For one week Andrew Raffo Dewar moved his studio into the Ferguson Gallery inside the student center at the University of Alabama (home to 36,000 students). Every day Dewar created a new installation. At the same time, he invited a guest artist to share the space and also make a new artwork. The doors were open, the work spilled into the hallways, and work in progress was open to the public.
My two preschool boys and I biked over twice during the week. The first time we didn’t know what to expect. Dewar was working on new electronic sounds with four surround sound speakers. A painter was also working in the gallery, making new paintings influenced by the sounds. The gallery was full of drawing students and synthesizers. We tried to blend in. I usually take their “travel sketchbooks” and pencils when we go to a gallery, so they were prepared to spread out and draw something. The problem was we had to figure out what. What were we hearing? What was making the noise? Where was it coming from? We started with basic observations that adults can process quickly, but children want to investigate. And the process makes the senses more interesting for all of us. Trying to figure out which noises are coming from which speakers is surprising for them. Then we counted synthesizers and practiced identifying the colors of the cords. Their wheels started moving when I asked,”How are we going to tell dad about this music?” But they mainly just wanted to look like a college student.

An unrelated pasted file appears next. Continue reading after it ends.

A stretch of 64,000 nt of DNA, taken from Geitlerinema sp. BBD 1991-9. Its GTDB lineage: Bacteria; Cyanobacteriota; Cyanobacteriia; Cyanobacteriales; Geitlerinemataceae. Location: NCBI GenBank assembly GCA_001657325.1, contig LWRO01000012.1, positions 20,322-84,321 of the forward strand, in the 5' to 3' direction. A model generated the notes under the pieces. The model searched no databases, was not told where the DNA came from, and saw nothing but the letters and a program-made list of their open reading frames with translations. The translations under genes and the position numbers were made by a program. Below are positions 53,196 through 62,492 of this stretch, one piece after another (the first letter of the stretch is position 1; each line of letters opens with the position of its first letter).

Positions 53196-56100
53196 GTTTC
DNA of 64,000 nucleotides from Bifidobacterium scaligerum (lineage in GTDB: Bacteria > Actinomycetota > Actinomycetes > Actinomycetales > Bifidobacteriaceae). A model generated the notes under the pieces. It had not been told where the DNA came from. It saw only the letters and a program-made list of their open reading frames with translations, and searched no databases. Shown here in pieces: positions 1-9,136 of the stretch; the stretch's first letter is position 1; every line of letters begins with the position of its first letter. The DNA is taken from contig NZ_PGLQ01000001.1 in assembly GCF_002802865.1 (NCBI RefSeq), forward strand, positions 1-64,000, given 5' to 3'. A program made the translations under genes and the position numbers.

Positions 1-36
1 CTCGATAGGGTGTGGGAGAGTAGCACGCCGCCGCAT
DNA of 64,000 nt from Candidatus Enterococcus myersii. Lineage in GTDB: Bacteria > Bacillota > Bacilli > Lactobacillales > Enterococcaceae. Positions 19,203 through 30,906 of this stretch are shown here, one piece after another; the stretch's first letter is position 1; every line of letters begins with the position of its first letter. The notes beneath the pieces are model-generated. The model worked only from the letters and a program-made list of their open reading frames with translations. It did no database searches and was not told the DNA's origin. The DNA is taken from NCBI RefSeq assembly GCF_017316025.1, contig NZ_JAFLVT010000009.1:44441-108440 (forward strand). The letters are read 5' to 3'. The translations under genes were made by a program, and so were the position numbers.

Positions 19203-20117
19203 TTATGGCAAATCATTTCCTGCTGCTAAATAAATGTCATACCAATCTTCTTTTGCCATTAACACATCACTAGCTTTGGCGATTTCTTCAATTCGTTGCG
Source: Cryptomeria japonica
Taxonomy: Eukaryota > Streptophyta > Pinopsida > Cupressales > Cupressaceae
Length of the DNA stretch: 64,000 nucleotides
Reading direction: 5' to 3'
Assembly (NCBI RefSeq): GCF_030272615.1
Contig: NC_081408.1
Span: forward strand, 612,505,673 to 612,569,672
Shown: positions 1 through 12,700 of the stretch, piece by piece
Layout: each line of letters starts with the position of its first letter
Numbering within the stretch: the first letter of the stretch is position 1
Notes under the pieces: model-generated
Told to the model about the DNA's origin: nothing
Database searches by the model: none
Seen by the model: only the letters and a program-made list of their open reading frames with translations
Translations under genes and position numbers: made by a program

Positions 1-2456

The second time we visited the studio/gallery the guest artist was choreographing and a lot of dance majors were moving. While we made ourselves comfortable and laid out our snacks, we watched the dancers improvise and Dewar catch radio waves. “What are they doing? …What’s a radio?” This time my children kept the conversation going.
At home we made some of our own electronic music with Patatap, which you can play below. Each letter on the keyboard is related to a different sound and mark (image or animation). You can compose a relatively complex piece using different combinations and sequences. The spacebar changes the colorscape. If you are looking for more Patatap inspiration, then roll this YouTube playlist of Patatap sounds.
The value of experiencing this open studio was watching individuals focus, collaborate, and work in languages that are abstract. When my two year old tried to tell his dad about the music he heard by dancing out the beats, I felt like it had been a good day.